The abrasive wind hailed the sand grains sideways. It hissed like a sidewinder. Jenny could hardly hear the crunch of her earth auger drill piercing the soil. She made hole after hole, planting a sapling inside each like a cork in a bottle. Finally, with the wind picking up speed, she gave in to her exhaustion and followed her tracker app back to Base.
Its buttress loomed through the red haze of the sandstorm as she stumbled to the summit of the dune. The great crest of solar panels and air vents rose high above her like a termite mound. She stepped gratefully over the sun-bleached threshold, into the dark porchway.
With the door closed, the soft sounds of her tired breathing and shuffling feet filled up her ears. She kicked off her boots and dropped the drill on the adobe floor with a clang. Grunting, rustling, swearing. Finally, she was released by the toggles, zips and Velcro of her dune suit. Shaking free her curls, her aching arms gratefully hung her wide-brimmed hat and mesh veil on the last empty hook. She was always the last one back to base. She padded downwards, against the stream of warm air rising through the subterranean tunnels, towards the light.
Reaching the lower level, Jenny breathed deeply. The atmosphere of the nursery felt as humid as a rainforest, almost aquatic under the blue growth lights. Passing the rows of plants and plantlets in trough-like shelves stacked to the ceiling, she felt them breathing moisture back into her tight, chapped skin.
When she reached the section marked MATURE AND READY FOR PLANTING, she slung her barrel-shaped backpack onto the floor. The fronds of the saplings sticking out of the top made it look like a huge quiver of green arrows. Every day she challenged herself to plant the whole bagful, but today she had four left thanks to the advancing sand cloud.
To the rest of the team that would be an achievement. The Planting Team Coordinator, Mo, had already written a jovial “Great Work!” up on the community celebrations board, even though there were over thirty saplings left from the team’s allocation today. She quietly recorded her total in the computer system every day with no fanfare. Anything less than the lot did not seem worth celebrating to Jenny.
She carefully stood the four saplings back in their irrigated trough next to the others. Tenderly, she spritzed their limp leaves with a misting bottle and inspected for any damage or pests they might have picked up outside. All clear. She had heard that they had tried to automate this job, teach AIs how to care for and plant the trees. But they just couldn’t hack it. Machines still didn’t rival the care, instinct and adaptability of people. Not out here.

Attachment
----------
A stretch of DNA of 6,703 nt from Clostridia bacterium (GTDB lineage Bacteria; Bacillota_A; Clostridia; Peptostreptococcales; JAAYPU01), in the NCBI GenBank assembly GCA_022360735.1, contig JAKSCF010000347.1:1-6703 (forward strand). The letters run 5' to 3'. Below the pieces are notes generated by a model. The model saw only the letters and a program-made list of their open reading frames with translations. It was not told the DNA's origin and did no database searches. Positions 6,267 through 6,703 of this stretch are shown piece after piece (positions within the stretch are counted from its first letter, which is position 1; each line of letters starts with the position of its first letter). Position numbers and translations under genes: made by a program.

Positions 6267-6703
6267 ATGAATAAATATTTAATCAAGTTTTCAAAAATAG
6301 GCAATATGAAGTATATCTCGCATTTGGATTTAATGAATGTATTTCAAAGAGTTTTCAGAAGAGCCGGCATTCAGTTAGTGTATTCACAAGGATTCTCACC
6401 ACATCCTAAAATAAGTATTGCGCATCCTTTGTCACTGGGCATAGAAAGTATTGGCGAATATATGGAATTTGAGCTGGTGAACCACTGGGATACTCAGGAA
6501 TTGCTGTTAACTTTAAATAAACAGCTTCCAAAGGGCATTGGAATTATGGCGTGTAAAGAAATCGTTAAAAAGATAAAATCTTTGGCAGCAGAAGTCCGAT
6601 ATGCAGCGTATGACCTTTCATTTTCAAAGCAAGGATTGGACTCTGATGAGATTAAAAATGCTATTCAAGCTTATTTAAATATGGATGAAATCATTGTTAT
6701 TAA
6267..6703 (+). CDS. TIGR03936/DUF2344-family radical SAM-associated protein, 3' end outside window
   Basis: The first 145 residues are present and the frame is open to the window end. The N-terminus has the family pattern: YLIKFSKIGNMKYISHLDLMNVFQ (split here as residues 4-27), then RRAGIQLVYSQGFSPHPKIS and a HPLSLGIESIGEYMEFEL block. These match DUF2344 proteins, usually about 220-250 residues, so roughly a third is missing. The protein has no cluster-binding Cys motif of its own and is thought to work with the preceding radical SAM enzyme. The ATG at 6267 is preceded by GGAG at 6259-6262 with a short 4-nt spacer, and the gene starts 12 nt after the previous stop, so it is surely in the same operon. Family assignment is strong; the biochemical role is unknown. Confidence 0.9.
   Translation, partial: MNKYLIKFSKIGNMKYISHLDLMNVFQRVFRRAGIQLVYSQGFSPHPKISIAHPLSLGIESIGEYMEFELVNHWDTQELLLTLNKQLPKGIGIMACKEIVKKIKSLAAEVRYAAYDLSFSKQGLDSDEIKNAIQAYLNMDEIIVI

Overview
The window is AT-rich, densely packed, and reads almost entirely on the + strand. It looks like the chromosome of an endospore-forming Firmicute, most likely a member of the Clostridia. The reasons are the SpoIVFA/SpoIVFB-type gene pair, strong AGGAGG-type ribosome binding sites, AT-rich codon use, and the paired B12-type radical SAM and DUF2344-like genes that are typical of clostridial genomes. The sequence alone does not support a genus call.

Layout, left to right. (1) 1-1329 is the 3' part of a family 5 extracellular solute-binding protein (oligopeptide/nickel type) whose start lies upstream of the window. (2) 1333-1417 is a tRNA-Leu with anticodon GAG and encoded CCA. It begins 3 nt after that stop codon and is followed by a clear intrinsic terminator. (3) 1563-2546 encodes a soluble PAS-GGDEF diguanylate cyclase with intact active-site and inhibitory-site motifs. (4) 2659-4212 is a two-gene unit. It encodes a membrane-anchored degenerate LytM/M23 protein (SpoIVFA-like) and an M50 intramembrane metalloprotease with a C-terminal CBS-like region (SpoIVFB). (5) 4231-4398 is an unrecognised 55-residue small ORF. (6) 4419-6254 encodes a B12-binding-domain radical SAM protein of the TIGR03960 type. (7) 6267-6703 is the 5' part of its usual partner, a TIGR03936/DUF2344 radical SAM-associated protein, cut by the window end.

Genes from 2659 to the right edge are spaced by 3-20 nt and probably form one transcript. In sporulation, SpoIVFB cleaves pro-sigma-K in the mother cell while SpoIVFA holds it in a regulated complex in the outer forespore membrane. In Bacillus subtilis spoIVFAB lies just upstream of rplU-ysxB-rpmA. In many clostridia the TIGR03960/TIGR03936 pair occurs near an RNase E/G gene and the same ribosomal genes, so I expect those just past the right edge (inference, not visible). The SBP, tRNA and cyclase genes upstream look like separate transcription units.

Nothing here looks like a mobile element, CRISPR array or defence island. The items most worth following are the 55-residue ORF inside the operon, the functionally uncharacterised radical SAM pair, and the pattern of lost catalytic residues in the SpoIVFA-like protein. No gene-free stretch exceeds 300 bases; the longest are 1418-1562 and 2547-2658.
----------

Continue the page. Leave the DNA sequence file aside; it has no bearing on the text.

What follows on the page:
Hanging up her bag and hydration pack, rinsing her hands, she faced the stairwell and hesitated. This was by far the hardest part of her day. Silently hoping that the rest of the team would already be in their beds in the dorm room, she tiptoed down into the hall.
It was comfortably cool down here. The main sun lamps were off. The LED visualiser, which someone had set to show a scene of a mangrove forest, stretched around the walls. It twinkled through shades of green to blue to purple, throwing coloured shadows behind the furniture. Reassured she was alone, she slumped down onto the nearest patchwork floor cushion and closed her eyes.
But there were muffled sounds from the cellar below. Footsteps on the stairs and the clinking of glass grew louder. She screwed her eyes shut tighter. Please, please let them leave her alone this time.
“Jenny, there you are! You know it’s against protocol to stay out tree planting on your own. You might run into trouble in the forest alone.”
Reluctantly, she creaked open her eyelids to see the tall man towering over her. It was Mo, shirt unbuttoned, a fistful of glass bottles held between the fingers of a spade-like hand. His skin had an indigo sheen under the LEDs and his dark eyes crinkled in an expression she interpreted as pity. She couldn’t stand it.
Too exhausted to hold back, she croaked what she suddenly realised were the first words she had spoken that day. “I’ve been working on the forest perimeter. I’m hardly about to be swiped by a lion or squashed by an elephant, am I Mo?”
He held his serious expression for a minute. But then, unexpectedly, burst into booming laughter.
Two days ago, an inexperienced recruit had managed to hide the fact he had heat stroke until the delirium came on. The first sign anyone had that he needed to go back to base to cool off underground was when he began shrieking that he could see a lion hiding in the trees… The saplings in that section were spindly and knee high. They couldn’t have obscured anything larger than a shrew.